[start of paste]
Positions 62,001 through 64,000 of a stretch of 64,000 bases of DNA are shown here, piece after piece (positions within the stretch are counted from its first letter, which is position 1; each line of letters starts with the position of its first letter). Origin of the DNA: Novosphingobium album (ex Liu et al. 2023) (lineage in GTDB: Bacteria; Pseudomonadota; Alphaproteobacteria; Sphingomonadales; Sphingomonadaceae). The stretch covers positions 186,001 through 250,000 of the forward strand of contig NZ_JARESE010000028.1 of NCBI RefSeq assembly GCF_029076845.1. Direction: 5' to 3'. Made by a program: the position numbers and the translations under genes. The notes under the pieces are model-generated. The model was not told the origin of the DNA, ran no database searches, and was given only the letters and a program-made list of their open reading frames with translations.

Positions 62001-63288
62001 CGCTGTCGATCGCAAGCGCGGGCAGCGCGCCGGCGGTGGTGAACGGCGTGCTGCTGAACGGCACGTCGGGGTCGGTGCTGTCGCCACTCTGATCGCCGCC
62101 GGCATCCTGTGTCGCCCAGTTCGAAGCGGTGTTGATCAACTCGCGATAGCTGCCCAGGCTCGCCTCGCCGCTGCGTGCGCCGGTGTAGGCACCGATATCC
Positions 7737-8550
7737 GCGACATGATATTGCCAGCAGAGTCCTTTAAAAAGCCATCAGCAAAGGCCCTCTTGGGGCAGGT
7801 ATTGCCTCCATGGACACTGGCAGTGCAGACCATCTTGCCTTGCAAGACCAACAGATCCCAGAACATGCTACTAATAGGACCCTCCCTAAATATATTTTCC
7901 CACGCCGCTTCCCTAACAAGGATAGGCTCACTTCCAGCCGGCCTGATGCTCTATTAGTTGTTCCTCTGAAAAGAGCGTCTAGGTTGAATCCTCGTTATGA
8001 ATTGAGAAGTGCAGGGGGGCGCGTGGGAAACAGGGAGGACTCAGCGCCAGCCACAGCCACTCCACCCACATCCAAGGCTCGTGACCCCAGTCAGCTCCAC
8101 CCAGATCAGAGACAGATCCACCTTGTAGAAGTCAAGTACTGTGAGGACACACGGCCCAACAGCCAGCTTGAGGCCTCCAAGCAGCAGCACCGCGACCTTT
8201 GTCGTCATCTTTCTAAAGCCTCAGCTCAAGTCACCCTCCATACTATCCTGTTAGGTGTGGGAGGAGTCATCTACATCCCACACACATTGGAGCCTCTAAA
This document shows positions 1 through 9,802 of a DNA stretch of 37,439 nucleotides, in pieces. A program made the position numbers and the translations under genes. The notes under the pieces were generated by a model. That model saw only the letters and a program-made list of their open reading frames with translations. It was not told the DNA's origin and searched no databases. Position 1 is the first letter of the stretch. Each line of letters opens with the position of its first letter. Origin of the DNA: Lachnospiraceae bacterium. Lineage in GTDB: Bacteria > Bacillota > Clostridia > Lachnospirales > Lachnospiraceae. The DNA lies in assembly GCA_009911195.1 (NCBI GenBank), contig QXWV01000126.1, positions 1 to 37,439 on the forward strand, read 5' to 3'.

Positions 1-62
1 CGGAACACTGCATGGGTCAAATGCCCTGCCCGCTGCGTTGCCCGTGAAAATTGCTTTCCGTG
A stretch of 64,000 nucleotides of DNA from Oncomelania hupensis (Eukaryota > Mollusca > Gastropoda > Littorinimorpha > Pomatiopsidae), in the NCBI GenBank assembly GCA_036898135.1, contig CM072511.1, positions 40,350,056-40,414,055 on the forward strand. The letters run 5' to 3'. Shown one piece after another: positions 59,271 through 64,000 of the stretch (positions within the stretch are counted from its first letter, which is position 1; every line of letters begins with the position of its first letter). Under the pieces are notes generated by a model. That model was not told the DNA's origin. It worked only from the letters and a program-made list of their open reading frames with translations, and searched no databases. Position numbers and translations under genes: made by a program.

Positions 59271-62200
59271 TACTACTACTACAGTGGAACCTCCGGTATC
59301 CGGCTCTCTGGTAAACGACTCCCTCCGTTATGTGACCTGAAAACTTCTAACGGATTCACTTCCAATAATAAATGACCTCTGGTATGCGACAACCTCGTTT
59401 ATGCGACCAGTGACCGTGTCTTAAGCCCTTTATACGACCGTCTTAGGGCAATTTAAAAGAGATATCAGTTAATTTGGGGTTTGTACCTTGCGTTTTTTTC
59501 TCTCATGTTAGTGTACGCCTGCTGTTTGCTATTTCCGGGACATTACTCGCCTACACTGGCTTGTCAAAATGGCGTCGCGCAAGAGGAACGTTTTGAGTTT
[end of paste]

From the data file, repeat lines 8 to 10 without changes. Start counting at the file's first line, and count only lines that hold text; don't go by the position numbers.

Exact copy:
7901 CACGCCGCTTCCCTAACAAGGATAGGCTCACTTCCAGCCGGCCTGATGCTCTATTAGTTGTTCCTCTGAAAAGAGCGTCTAGGTTGAATCCTCGTTATGA
8001 ATTGAGAAGTGCAGGGGGGCGCGTGGGAAACAGGGAGGACTCAGCGCCAGCCACAGCCACTCCACCCACATCCAAGGCTCGTGACCCCAGTCAGCTCCAC
8101 CCAGATCAGAGACAGATCCACCTTGTAGAAGTCAAGTACTGTGAGGACACACGGCCCAACAGCCAGCTTGAGGCCTCCAAGCAGCAGCACCGCGACCTTT